2) Any navel-like cavity. -m.
1) The nave of a wheel; अरैः संधार्यते नाभिर्नाभौ चाराः प्रतिष्ठिताः । स्वामिसेवकयोरेवं वृत्तिचक्रं प्रवर्तते (araiḥ saṃdhāryate nābhirnābhau cārāḥ pratiṣṭhitāḥ | svāmisevakayorevaṃ vṛtticakraṃ pravartate) || Pt.1.81.
2) The centre, focus, chief point; समुद्रनाभ्यां शाल्वोऽभूत् सौभमास्थाय शत्रुहन् (samudranābhyāṃ śālvo'bhūt saubhamāsthāya śatruhan) Mb.3.2.17.
3) Chief, leader, head; कृत्स्नस्य नाभिर्नृपमण्डलस्य (kṛtsnasya nābhirnṛpamaṇḍalasya) R.18.2.
4) Near relationship, community (of race &c.); as in सनाभि (sanābhi) q. v.
5) A paramount sovereign or lord; उपगतोऽपि च मण्डलनाभिताम् (upagato'pi ca maṇḍalanābhitām) R.9.15.
6) A near relation.
7) A Kṣatriya
9) A field; Nm.
-bhiḥ f. Musk. (i. e. mṛganābhī). [N. B. नाभि (nābhi) at the end of Bah. comp. becomes नाभ (nābha) when the comp. is used as epithet; as पद्मनाभः (padmanābhaḥ).]Source: Cologne Digital Sanskrit Dictionaries: Shabda-Sagara Sanskrit-English Dictionary
(-bhiḥ) A wheel.
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Nābhi (नाभि).—f. (-bhiḥ-bhī) 1. The nave of a wheel. 2. Musk. mf. (-bhiḥ or bhī) The navel, m.
(-bhiḥ) 1. An emperor, a sovereign, a lord, paramount. 2. The centre, focus, chief point. 3. A king, a chief. 4. A Kshetriya or Hindu of the regal and military tribe. 5. The son of Priyavrata. 6. A race, a family. E. nah to bind, Unadi affix iñ, and bha substituted for ha.Source: Cologne Digital Sanskrit Dictionaries: Benfey Sanskrit-English Dictionary
Nābhi (नाभि).— (nabh + i ?), f. (also
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Nābhī (नाभी).—), and m. 1. The navel, [Mānavadharmaśāstra] 1, 92. 2. The nave of a wheel, Mahābhārata 1, 726. 3. Centre, [Bhāgavata-Purāṇa, (ed. Burnouf.)] 5, 16, 7. 4. Chief, [Raghuvaṃśa, (ed. Stenzler.)] 18, 19. 5. Musk, [Meghadūta, (ed. Gildemeister.)] 53. 6. (m. ?) The musk animal, [Bhāgavata-Purāṇa, (ed. Burnouf.)] 3, 21, 44. 7. m. A proper name, 5, 2, 19.Source: Cologne Digital Sanskrit Dictionaries: Cappeller Sanskrit-English Dictionary
Nābhi (नाभि).—[feminine] ([masculine]) the navel or any navel-like cavity, the nave of a wheel (also nābhī [feminine]) centre, middle, rallying point, community of race or family, home, concr. relative, friend; (*[feminine]) musk, musk animal.
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Nābhī (नाभी).—v. nābhi.Source: Cologne Digital Sanskrit Dictionaries: Monier-Williams Sanskrit-English Dictionary
1) Nabhi (नभि):—m. a wheel, [Horace H. Wilson]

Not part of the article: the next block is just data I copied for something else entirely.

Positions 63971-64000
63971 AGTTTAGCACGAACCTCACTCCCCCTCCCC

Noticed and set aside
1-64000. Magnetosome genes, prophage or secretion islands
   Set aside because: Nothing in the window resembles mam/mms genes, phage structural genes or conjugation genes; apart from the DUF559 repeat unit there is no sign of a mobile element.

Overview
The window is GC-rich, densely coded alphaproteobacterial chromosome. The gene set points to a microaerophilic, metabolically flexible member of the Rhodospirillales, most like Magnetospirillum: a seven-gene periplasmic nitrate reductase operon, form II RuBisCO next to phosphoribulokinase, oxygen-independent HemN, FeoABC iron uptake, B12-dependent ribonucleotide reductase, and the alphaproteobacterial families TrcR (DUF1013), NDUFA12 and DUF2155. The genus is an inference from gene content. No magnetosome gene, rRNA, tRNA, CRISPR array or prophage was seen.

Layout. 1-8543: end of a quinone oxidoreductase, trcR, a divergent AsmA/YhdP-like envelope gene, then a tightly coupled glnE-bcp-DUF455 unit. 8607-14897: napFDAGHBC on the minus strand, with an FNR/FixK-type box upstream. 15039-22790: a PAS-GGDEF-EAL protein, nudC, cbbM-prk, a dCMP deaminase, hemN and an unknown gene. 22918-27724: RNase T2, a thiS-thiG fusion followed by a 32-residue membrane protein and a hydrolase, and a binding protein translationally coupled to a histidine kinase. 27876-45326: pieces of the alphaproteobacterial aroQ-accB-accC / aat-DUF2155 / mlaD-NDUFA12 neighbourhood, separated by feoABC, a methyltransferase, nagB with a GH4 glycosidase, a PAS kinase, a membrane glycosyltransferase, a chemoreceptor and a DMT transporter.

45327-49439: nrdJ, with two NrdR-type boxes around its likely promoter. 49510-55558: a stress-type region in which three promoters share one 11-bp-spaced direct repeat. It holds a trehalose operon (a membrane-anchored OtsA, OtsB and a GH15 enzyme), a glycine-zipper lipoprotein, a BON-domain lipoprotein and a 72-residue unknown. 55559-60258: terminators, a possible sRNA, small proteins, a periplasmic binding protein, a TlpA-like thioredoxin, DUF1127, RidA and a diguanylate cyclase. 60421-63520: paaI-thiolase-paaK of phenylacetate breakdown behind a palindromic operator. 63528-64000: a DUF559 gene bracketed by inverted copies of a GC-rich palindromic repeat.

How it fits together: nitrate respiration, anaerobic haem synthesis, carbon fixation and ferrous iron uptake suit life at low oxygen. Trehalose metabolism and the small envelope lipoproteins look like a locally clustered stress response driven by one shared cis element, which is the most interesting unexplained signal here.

2) Nābhi (नाभि):—[from nābh] f. ([probably] [from] √1. nabh, ‘to burst asunder or into a hole’; ifc. f. i or ī, [Vāmana’s Kāvyālaṃkāravṛtti v, 49]) the navel (also n°-string cf. -kṛntana), a navel-like cavity, [Ṛg-veda] etc. etc. (in later language also m. and f(bhī). )
3) [v.s. ...] the nave of a wheel, [ib.] (also m., [cf. Lexicographers, esp. such as amarasiṃha, halāyudha, hemacandra, etc., and] bhī f.)
4) [v.s. ...] centre, central point, p° of junction or of departure, home, origin, [especially] common o°, affinity, relationship
5) [v.s. ...] a near relation or friend, [ib.] (m., [cf. Lexicographers, esp. such as amarasiṃha, halāyudha, hemacandra, etc.])
6) [v.s. ...] musk: (= mṛga-n), [cf. Lexicographers, esp. such as amarasiṃha, halāyudha, hemacandra, etc.]
7) [v.s. ...] m. or f. musk-deer, [Meghadūta 53 (?); Bhāgavata-purāṇa]
8) [v.s. ...] m. a chief (= central point) of ([genitive case]), [Raghuvaṃśa xviii, 19] (cf. maṇḍala-nābhi-tā)
9) [v.s. ...] a sovereign or lord paramount (= mukhya-rāj), [cf. Lexicographers, esp. such as amarasiṃha, halāyudha, hemacandra, etc.]
10) [v.s. ...] a Kṣatriya, [cf. Lexicographers, esp. such as amarasiṃha, halāyudha, hemacandra, etc.]
11) [v.s. ...] Name of a grandson of Priya-vrata (son of Agnīdhra and father of Ṛṣabha), [Purāṇa]
12) [v.s. ...] of the father of Ṛṣabha (first Arhat of the present Avasarpiṇī), [cf. Lexicographers, esp. such as amarasiṃha, halāyudha, hemacandra, etc.]
13) [v.s. ...] cf. [Anglo-Saxon] nafu, nafela; [German] naba, Nabe, nabolo, Nabel; [English] nave, navel.Source: Cologne Digital Sanskrit Dictionaries: Yates Sanskrit-English Dictionary
1) Nabhi (नभि):—(bhiḥ) 2. m. A wheel.
2) Nābhi (नाभि):—[(bhiḥ-bhī)] 2. 3. f. The nave of a wheel, musk. m. f. The navel. m. A king; a kshetriya; a race.Source: DDSA: Paia-sadda-mahannavo; a comprehensive Prakrit Hindi dictionary (S)
Nābhi (नाभि) in the Sanskrit language is related to the Prakrit word: Ṇābhi.
[Sanskrit to German]
Sanskrit, also spelled संस्कृतम् (saṃskṛtam), is an ancient language of India commonly seen as the grandmother of the Indo-European language family (even English!). Closely allied with Prakrit and Pali, Sanskrit is more exhaustive in both grammar and terms and has the most extensive collection of literature in the world, greatly surpassing its sister-languages Greek and Latin.
Hindi dictionarySource: DDSA: A practical Hindi-English dictionary
Nābhi (नाभि):—[[~bhī]] (nf) the navel; umbilicus, hub; -[keṃdra] the focal point, focus; -[mūla] the part of the abdomen just below the navel.
Prakrit-English dictionarySource: DDSA: Paia-sadda-mahannavo; a comprehensive Prakrit Hindi dictionary
Ṇābhi (णाभि) in the Prakrit language is related to the Sanskrit word: Nābhi.
Prakrit is an ancient language closely associated with both Pali and Sanskrit. Jain literature is often composed in this language or sub-dialects, such as the Agamas and their commentaries which are written in Ardhamagadhi and Maharashtri Prakrit. The earliest extant texts can be dated to as early as the 4th century BCE although core portions might be older.
See also (Relevant definitions)
Starts with (+44): Nabhibandhana, Nabhibhu, Nabhicakra, Nabhicchanda, Nabhicchedana, Nabhichchhanda, Nabhichchhedana, Nabhichedana, Nabhidaghna, Nabhidaghnapada, Nabhidesha, Nabhidhavant, Nabhidhavat, Nabhigandha, Nabhigarbha, Nabhigol, Nabhigolaka, Nabhigudaka, Nabhigulaka, Nabhigup.
Ends with (+42): Adhastanabhi, Adhonabhi, Akrittanabhi, Amshunabhi, Anabhi, Anupurvanabhi, Anyanabhi, Apanabhi, Apramanabhi, Apupanabhi, Aravindanabhi, Asanabhi, Avannabhi, Avartanabhi, Avrittanabhi, Bhacakranabhi, Bisanabhi, Cakranabhi, Chakranabhi, Ekananabhi.
Full-text (+178): Mriganabhi, Vriddhanabhi, Nabhibhu, Cakranabhi, Nabhivarsha, Urnanabhi, Nabhya, Nabhinadi, Kunabhi, Ghananabhi, Nabhivardhana, Nabhinala, Nabhijanman, Nabhija, Shankhanabhi, Sanabhi, Nabhikantaka, Merudevi, Nabhika, Visanabhi.